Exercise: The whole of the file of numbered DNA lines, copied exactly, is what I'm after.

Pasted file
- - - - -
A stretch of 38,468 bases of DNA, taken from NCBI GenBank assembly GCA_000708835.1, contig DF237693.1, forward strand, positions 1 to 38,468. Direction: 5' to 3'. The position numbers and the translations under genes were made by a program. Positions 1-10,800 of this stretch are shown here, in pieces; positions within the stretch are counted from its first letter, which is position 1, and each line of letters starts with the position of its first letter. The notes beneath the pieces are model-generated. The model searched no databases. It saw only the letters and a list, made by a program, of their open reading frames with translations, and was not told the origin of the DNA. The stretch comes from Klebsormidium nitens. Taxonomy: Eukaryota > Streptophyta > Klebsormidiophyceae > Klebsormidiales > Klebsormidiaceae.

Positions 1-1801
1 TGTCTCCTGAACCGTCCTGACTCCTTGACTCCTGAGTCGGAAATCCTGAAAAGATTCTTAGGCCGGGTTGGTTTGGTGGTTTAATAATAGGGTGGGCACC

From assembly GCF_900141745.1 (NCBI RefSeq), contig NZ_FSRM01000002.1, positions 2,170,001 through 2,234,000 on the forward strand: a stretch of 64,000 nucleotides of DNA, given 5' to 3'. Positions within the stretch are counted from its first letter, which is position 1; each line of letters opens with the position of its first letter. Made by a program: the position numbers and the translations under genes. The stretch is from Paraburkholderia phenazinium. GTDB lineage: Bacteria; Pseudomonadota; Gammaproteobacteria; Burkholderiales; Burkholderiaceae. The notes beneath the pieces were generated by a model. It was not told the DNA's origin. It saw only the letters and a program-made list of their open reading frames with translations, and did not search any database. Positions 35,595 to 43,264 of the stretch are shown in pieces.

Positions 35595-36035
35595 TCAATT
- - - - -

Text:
A stretch of 38,468 bases of DNA, taken from NCBI GenBank assembly GCA_000708835.1, contig DF237693.1, forward strand, positions 1 to 38,468. Direction: 5' to 3'. The position numbers and the translations under genes were made by a program. Positions 1-10,800 of this stretch are shown here, in pieces; positions within the stretch are counted from its first letter, which is position 1, and each line of letters starts with the position of its first letter. The notes beneath the pieces are model-generated. The model searched no databases. It saw only the letters and a list, made by a program, of their open reading frames with translations, and was not told the origin of the DNA. The stretch comes from Klebsormidium nitens. Taxonomy: Eukaryota > Streptophyta > Klebsormidiophyceae > Klebsormidiales > Klebsormidiaceae.

Positions 1-1801
1 TGTCTCCTGAACCGTCCTGACTCCTTGACTCCTGAGTCGGAAATCCTGAAAAGATTCTTAGGCCGGGTTGGTTTGGTGGTTTAATAATAGGGTGGGCACC

From assembly GCF_900141745.1 (NCBI RefSeq), contig NZ_FSRM01000002.1, positions 2,170,001 through 2,234,000 on the forward strand: a stretch of 64,000 nucleotides of DNA, given 5' to 3'. Positions within the stretch are counted from its first letter, which is position 1; each line of letters opens with the position of its first letter. Made by a program: the position numbers and the translations under genes. The stretch is from Paraburkholderia phenazinium. GTDB lineage: Bacteria; Pseudomonadota; Gammaproteobacteria; Burkholderiales; Burkholderiaceae. The notes beneath the pieces were generated by a model. It was not told the DNA's origin. It saw only the letters and a program-made list of their open reading frames with translations, and did not search any database. Positions 35,595 to 43,264 of the stretch are shown in pieces.

Positions 35595-36035
35595 TCAATT